Listen

Recently, a distinguished State prosecutor, Dana Seetahal, was gunned-down in Woodbrook, Trinidad on her way home. This bloody incident has evoked an outcry throughout the Caribbean. While it has engendered a feeling of desperation in many people, in the face of increasing violent crime in the Caribbean, it has also led to the usual superficial approach to the solution of criminal activity.

The proliferation of illegal weapons, the drug trade, the apparent lack of vigilance by the forces of law and order, the inadequacies of the justice system are all quoted as contributory factors to the spate of violence that bedevils the Caribbean. The usual call for stiffer penalties and the exercise of the death penalty will be heard.

To tell the truth, these responses to the crisis with which we are faced are merely expressive of the state of helplessness in which we find ourselves. They merely display a defeatist attitude. They do not get us very far in solving the problem.

It has been said that "Everyone talks about the weather, but no one does anything about it." However, violence is of a different order. Man has limited control over the environment in which he lives, while all violence is man-made. I am reminded of the historic statement made by President John F. Kennedy after the Cuban Missiles Crisis of 1962, "All our problems are man-made and therefore can be solved by man."

The problem of violence can be solved. It is not beyond the scope of human possibility. But to do so, we have to take the bull by the horns. Who will dare to do that?

One of the most sincerely Christian men of the day, Jean Vanier, is very concerned about violence. He has spoken very prophetically about it:

Difficult as it is for us to accept and come to terms with this idea, I believe that every act of violence is also a message that needs to be understood. Violence should not just be answered by greater violence but by real understanding. We must ask: Where is the violence coming from? What is its meaning?>

The search for a solution to violence is useless, if it does not embrace a reflection on the persons that we are, on the kind of society which we have created and the drastic transformation that must be made if we are to be truly human. There is a raging thunder in many people's hearts, a burning anger, which we have to address.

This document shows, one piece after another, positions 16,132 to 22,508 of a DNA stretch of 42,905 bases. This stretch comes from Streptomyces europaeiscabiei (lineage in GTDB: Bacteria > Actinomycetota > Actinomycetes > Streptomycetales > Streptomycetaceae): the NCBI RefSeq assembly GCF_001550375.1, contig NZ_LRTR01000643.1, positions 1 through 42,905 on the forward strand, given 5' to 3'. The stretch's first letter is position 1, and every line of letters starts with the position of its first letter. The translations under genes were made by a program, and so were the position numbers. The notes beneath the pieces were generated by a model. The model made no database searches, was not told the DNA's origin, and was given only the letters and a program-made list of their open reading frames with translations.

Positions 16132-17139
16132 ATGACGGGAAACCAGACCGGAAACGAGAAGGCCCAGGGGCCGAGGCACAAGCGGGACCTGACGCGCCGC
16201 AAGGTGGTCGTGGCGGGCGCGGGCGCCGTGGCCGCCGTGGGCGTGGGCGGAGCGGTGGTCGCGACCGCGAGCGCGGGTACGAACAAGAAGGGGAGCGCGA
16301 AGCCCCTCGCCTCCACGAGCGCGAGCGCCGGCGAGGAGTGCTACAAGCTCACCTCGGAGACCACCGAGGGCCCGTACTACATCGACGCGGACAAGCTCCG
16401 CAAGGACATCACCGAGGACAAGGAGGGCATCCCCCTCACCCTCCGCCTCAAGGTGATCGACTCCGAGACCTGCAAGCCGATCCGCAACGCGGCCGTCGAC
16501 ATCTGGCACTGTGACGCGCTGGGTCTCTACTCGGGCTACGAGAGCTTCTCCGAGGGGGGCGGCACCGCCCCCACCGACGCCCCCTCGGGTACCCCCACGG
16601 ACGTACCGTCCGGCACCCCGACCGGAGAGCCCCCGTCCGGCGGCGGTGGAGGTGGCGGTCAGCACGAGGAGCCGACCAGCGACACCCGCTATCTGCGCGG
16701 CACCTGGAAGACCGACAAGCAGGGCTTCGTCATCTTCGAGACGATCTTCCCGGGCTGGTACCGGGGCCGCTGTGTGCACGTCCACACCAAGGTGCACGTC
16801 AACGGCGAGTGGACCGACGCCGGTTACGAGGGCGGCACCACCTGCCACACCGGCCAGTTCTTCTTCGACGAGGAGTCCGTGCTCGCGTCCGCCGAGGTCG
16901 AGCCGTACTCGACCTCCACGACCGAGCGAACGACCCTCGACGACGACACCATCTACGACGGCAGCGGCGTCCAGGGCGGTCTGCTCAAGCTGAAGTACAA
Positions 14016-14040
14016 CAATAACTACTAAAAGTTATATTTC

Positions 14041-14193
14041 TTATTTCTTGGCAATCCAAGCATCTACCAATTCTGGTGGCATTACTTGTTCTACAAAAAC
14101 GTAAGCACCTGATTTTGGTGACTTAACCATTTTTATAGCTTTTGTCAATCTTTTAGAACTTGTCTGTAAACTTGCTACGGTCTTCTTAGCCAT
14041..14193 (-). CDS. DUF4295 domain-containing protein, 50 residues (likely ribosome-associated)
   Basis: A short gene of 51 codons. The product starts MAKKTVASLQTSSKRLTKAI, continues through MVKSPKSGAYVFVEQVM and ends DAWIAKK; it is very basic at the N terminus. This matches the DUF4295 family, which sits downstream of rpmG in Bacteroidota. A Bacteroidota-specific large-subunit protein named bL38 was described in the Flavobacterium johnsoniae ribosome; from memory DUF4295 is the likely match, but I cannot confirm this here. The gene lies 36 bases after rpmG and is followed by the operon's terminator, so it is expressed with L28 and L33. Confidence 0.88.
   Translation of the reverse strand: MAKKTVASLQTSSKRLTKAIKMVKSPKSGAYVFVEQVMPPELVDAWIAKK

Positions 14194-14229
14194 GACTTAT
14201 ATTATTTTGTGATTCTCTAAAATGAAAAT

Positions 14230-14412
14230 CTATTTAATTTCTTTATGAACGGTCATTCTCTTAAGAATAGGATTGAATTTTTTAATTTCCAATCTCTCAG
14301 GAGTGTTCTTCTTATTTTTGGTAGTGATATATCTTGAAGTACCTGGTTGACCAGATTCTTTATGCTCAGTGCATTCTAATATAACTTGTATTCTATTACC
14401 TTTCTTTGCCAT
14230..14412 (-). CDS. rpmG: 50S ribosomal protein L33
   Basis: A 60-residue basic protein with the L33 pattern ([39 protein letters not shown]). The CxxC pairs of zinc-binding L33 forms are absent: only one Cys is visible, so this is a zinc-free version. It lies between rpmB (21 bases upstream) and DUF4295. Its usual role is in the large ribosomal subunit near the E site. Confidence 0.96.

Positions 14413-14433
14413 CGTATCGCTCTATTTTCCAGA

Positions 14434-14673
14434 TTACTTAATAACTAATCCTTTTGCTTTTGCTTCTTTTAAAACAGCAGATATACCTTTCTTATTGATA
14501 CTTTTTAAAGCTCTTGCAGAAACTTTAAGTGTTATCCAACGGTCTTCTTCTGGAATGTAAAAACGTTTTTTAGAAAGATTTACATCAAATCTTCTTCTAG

Violence, whether it be verbal or physical, is inhuman. Yet, even among those who claim to be Christian, it is practiced daily. And people find this quite normal. So we have to make a decisive effort to be human, with all that entails.

We live in a world, in which many people fail to find meaning in their lives. They search and search in vain. They find no answer because they are looking in the wrong places.

Violence is the act of a man who is in a state of despair, a man who has lost his way, a man who lacks a sense of purpose in his life. But is also a kind of speech. The man who practices violence may do so because he has no voice at all. It is a sign of weakness. It is a statement of helplessness.

We live in a society which promotes the qualities which engender violence. The cause of violence which we experience is not merely out there. It is home-grown. And we seem to delight in it. What is needed is a radical reform of society. We are too aggressive. And we are paying a heavy price for it.

We live in a world in which wealth, power, success, social status, self-projection are the guiding lights. If you do not possess these you are missing out on life. You need to strive with all your might to secure them. The end justifies the means! This is the society which we have created.

Real Christianity offers us a way out of the depth of despair with which we are confronted. Shall we accept it? There is a great chasm, a deep void in the hearts of many people. How shall we fill it?

Many in the Western world are taking refuge in narcotic drugs, alcohol, sexual excess and even suicide. They have tried huge salaries, luxurious homes, flashy cars, yachts and expensive gadgets. Often dishonest practices have been used to service their exuberant way of life. Thanks to the social media, those lifestyles have been presented to us as the ideal for happy living.

Certainly, there are many causes of criminal behavior. The roots of violence are many and cannot all be discussed here. However, the main causes of criminal violence would appear to be dysfunctional homes, the ruthless, competitive syndrome and a completely erroneous value system.


Listen